• [0017]
    FIG. 1 is a block diagram of an exemplary communication environment 100 in which embodiments of unscheduled peer PSM can be implemented. The communication environment 100 comprises a plurality of wireless and wired devices (or appliances), one or more of which may be configured to operate as a wireless and wired device. One or more of the devices shown in FIG. 1 may incorporate unscheduled peer PSM systems and methods, as described further below. Exemplary wireless devices include a cell phone 102, a laptop computer 104 (which, along with other devices, may communicate with the cell phone 102 in a direct link mechanism as represented by direct link 114), and a digital camera 106. The wired devices (e.g., with wireless capability) include a personal computer (PC) 108, a television 110, and a server 112. In the communication environment 100 shown in FIG. 1, the cell phone 102 is in communication (e.g., radio frequency communication) with the laptop computer 104 and the PC 108 via an access point 120, and the server 112 is communication with the television 110 via the access point 120. Also, the digital camera 106 is in communication with the laptop computer 104 and the PC 108 via the access point 120. For instance, such communications may be used to load pictures from the digital camera 106 to the PC 108. For illustrative purposes, the cell phone 102 is shown as an appliance that embodies an embodiment of the unscheduled peer PSM device 200, illustrated in FIG. 2, as a client node, and the laptop computer 104 is shown as an appliance that embodies an embodiment of the unscheduled peer PSM device 200 as an AP node. Wireless direct links 114 may be instantiated between any of the devices shown in FIG. 1.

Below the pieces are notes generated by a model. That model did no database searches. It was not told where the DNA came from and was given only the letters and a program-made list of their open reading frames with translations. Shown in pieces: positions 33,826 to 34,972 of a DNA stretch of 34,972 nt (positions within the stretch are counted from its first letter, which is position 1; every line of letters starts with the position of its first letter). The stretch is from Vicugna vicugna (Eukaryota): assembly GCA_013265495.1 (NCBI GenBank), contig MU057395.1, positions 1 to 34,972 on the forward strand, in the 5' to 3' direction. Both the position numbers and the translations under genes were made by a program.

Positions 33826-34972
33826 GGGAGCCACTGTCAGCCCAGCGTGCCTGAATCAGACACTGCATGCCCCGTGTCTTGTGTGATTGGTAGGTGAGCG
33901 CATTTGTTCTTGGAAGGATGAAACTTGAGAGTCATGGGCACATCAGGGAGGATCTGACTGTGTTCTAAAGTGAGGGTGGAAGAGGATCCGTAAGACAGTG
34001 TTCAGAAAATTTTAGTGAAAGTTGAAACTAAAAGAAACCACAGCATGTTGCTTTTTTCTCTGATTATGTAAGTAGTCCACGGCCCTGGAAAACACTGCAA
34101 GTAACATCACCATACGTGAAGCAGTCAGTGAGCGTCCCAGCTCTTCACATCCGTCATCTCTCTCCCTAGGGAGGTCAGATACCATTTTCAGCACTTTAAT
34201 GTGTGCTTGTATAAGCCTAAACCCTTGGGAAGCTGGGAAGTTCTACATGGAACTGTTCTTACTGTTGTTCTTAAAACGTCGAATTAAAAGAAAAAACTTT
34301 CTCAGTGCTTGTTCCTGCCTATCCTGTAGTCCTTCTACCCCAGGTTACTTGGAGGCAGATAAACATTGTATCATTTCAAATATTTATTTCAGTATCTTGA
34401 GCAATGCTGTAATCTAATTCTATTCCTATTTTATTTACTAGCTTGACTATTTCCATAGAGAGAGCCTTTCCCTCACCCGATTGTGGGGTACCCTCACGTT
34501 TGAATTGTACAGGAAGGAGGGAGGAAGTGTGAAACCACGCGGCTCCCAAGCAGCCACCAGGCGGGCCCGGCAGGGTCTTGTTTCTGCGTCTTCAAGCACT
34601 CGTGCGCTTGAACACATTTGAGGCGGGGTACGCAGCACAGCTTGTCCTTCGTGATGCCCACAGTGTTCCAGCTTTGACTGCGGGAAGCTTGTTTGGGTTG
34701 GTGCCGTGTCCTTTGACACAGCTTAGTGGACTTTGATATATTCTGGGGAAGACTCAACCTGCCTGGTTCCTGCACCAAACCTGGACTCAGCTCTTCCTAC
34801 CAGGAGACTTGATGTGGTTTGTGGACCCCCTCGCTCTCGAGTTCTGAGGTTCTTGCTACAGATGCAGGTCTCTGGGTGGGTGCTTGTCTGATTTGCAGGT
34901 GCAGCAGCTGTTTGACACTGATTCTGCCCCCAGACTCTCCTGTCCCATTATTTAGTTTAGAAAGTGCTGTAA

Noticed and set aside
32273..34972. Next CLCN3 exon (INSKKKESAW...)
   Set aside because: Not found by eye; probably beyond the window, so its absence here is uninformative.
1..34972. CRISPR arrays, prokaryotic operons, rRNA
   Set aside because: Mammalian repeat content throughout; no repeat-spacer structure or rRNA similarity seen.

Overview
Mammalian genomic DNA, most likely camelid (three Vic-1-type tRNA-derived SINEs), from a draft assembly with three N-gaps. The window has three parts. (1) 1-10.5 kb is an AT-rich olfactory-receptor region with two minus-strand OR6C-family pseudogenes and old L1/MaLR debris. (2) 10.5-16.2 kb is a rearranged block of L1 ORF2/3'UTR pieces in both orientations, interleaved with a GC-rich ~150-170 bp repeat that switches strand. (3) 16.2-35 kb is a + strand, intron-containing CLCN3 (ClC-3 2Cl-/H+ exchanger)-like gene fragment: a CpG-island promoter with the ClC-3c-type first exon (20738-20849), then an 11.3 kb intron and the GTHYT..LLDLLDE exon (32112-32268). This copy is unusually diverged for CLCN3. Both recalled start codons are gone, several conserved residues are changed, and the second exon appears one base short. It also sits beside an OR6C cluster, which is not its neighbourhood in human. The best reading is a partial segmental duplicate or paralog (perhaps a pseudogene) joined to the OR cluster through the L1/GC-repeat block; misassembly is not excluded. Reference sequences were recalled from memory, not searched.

• [0018]
    Note that communication between the various devices may employ one or more of a plurality of protocols, including IEEE 802.11 (e.g., 802.1 la, 802.11b, 802.11e, 802.11g, 802.11n, 802.11z), WiMax, Ultra-Wide Band (UWB), Bluetooth, among other technologies. Additionally, although the communication environment 100 is shown as a basic service set (BSS) configuration, in some embodiments, communication among one or more devices may be implemented using peer-to-peer networking, adhoc networking, which is also referred to as independent basic service set (IBSS), and mesh networking (for instance as standardized in 802.11s), in lieu of or in addition to communication through the access point 120. In FIG. 1, the cell phone 102 and laptop computer 104 can communicate peer-to-peer over the direct link 114.
  • [0019]
    FIG. 2 is a block diagram that illustrates an embodiment of an unscheduled peer PSM device 200 implemented in the cell phone 102 shown in FIG. 1, with the understanding that other devices may embody the unscheduled peer PSM device 200 in addition to, or in lieu of, the cell phone 102. Note that the devices shown in FIGS. 1 and 2 are exemplary in nature, and that the unscheduled peer PSM device 200 may be implemented in any one of a plurality of different devices or appliances, including computers (desktop, portable, laptop, etc.), consumer electronic devices (e.g., multi-media players, music players, portable sound recording devices, digital radio devices), cell phones, smart phones, compatible telecommunication devices, personal digital assistants (PDAs), global positioning system (GPS) navigation systems, or any other type of network devices, such as printers, fax machines, scanners, hubs, switches, routers, set-top boxes, video game consoles, receivers, webcams, digital cameras, digital camcorders, televisions with communication capability, projectors, video servers, network attached storage (NAS) drives, roadside communication systems, robots, or any one of a variety of other network devices. Unscheduled peer PSM may be applied inside a house, a living room, an office, on a street, in a yard, a car, between a car and a roadside system, or in any one of a variety of other environments.
  • [0020]
    The unscheduled peer PSM device 200 can be implemented using digital circuitry, analog circuitry, or a combination of both, and is embodied in one embodiment using a combination of hardware and software. As to hardware, one or more components of the unscheduled peer PSM device 200 can be implemented with any or a combination of the following technologies, which are all well known in the art: a discrete logic circuit(s) having logic gates for implementing logic functions upon data signals, an application specific integrated circuit (ASIC) having appropriate combinational logic gates, a programmable gate array(s) (PGA), a field programmable gate array (FPGA), or one of a variety of other technologies for implementing logic.